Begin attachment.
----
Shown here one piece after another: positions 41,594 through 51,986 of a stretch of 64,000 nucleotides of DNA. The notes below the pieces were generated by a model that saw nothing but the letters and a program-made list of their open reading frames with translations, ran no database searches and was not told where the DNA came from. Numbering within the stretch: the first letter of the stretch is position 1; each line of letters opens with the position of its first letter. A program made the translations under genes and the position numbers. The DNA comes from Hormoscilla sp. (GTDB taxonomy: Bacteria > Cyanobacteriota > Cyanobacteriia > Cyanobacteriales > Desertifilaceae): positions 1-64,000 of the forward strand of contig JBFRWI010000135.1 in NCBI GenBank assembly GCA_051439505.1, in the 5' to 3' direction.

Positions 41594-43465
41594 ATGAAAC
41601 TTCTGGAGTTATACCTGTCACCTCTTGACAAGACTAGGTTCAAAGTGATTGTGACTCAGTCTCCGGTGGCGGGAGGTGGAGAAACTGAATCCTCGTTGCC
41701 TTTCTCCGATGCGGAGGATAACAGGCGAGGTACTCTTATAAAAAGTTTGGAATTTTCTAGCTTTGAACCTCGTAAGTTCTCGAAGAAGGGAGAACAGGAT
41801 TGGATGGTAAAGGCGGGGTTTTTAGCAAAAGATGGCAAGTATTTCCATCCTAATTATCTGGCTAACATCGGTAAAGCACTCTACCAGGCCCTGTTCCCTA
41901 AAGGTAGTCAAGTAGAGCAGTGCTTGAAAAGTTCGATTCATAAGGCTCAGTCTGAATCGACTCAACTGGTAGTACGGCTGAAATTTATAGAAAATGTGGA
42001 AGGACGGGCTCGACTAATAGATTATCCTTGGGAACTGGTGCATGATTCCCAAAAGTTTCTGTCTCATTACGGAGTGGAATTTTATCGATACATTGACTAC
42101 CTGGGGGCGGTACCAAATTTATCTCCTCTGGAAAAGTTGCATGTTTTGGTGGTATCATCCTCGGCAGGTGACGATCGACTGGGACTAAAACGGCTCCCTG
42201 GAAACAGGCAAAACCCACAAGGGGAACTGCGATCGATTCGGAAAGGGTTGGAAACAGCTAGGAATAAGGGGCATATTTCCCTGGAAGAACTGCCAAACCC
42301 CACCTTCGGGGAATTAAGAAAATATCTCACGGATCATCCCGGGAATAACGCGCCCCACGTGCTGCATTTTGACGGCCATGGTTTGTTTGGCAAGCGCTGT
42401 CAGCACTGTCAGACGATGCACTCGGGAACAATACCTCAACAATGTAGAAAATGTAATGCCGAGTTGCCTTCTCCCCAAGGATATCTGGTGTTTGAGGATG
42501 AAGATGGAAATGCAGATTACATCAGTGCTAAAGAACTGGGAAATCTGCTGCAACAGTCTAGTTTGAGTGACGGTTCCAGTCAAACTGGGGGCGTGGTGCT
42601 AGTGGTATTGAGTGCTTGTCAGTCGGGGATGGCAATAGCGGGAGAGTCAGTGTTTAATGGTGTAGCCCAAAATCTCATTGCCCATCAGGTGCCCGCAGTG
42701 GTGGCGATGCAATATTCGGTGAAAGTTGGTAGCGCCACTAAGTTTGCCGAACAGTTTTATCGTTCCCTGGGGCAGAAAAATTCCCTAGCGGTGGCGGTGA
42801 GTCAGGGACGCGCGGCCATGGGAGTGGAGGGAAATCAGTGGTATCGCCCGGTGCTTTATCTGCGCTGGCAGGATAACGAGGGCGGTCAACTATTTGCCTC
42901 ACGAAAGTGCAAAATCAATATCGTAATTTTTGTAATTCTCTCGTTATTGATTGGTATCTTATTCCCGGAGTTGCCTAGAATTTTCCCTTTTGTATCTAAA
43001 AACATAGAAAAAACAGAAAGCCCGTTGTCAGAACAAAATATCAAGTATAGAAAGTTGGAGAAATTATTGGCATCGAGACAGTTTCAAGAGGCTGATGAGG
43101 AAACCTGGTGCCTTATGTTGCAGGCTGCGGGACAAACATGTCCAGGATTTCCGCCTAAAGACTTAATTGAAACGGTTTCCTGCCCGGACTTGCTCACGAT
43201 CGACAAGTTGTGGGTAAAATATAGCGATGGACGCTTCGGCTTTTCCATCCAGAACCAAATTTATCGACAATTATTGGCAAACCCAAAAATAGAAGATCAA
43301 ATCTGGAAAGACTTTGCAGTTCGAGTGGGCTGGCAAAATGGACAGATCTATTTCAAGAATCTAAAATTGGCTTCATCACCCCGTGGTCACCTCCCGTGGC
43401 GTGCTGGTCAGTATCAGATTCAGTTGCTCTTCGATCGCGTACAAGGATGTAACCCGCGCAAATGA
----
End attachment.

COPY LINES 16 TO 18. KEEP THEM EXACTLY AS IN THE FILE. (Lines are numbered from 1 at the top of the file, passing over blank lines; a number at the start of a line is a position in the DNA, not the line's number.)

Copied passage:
42801 GTCAGGGACGCGCGGCCATGGGAGTGGAGGGAAATCAGTGGTATCGCCCGGTGCTTTATCTGCGCTGGCAGGATAACGAGGGCGGTCAACTATTTGCCTC
42901 ACGAAAGTGCAAAATCAATATCGTAATTTTTGTAATTCTCTCGTTATTGATTGGTATCTTATTCCCGGAGTTGCCTAGAATTTTCCCTTTTGTATCTAAA
43001 AACATAGAAAAAACAGAAAGCCCGTTGTCAGAACAAAATATCAAGTATAGAAAGTTGGAGAAATTATTGGCATCGAGACAGTTTCAAGAGGCTGATGAGG